“Weatherproofing” includes both “waterproof” and “fogproof”. “Waterproof” speaks for itself. The manufacturers have to make sure that no water/dampness enters the instrument at all, usually making use of “O”-rings. Sometimes the degree of “waterproof” is indicated by JIS-numbers (1-8), the higher numbers indicating the depth of immersion in water (e.g. “Waterproof up to 1 meter emersion for 1 minute”).
If the instrument is not properly waterproofed, dampness could also find their way into the instrument in cold, damp conditions, even though not directly exposed to water/rain. As the temperature drops sharply, the air inside the instrument is condensed, causing a lower than atmosphere pressure inside the instrument. Damp air from the outside is then drawn into the instrument, which condensates on the cold lens surfaces, rendering the binoculars useless. In the long run this eventually leads to the forming of fungi on the lenses as well.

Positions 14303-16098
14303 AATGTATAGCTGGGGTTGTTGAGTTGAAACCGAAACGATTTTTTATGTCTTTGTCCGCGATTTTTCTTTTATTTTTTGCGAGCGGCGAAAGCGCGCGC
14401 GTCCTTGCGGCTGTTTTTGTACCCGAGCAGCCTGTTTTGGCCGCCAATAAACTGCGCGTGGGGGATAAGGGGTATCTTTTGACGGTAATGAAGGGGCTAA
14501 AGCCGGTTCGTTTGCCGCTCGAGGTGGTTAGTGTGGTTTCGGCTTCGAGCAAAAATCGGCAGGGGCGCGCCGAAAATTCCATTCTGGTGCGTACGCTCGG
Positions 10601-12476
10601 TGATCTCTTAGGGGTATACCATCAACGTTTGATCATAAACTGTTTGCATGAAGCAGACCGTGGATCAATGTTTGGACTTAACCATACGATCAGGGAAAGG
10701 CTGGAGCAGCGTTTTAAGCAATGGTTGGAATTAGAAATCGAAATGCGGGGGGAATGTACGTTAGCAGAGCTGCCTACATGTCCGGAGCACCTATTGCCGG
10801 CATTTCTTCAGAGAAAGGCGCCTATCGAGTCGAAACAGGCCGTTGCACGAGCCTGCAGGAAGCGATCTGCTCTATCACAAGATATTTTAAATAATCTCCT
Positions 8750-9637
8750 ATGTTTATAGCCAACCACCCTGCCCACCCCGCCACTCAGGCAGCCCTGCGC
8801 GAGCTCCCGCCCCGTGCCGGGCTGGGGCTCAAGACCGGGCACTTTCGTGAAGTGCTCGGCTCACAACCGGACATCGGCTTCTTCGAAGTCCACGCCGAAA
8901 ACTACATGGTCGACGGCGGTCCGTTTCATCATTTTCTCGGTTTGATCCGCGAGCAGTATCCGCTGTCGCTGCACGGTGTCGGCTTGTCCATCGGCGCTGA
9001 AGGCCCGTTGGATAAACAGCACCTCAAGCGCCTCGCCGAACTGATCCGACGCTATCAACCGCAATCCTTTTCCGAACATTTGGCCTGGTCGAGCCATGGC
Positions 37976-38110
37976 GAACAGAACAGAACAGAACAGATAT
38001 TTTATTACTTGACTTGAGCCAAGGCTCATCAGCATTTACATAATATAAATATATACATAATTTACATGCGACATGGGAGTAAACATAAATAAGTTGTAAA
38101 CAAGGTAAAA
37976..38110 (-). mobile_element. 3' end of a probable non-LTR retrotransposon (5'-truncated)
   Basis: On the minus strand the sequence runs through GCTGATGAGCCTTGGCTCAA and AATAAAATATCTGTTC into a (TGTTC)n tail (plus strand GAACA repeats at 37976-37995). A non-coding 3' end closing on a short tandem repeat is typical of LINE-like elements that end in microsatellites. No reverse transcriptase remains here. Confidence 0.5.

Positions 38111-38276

Waterproofing will also prevent dust and dirt from finding their way into the instrument.
“Fogproof“: The only effective way preventing the instrument from fogging up inside in cold conditions, is to have the instrument “nitrogen-filled”. This way even the slightest bit of fog is removed from the instrument, making sure that no condensation of fog on lens surfaces is possible at all.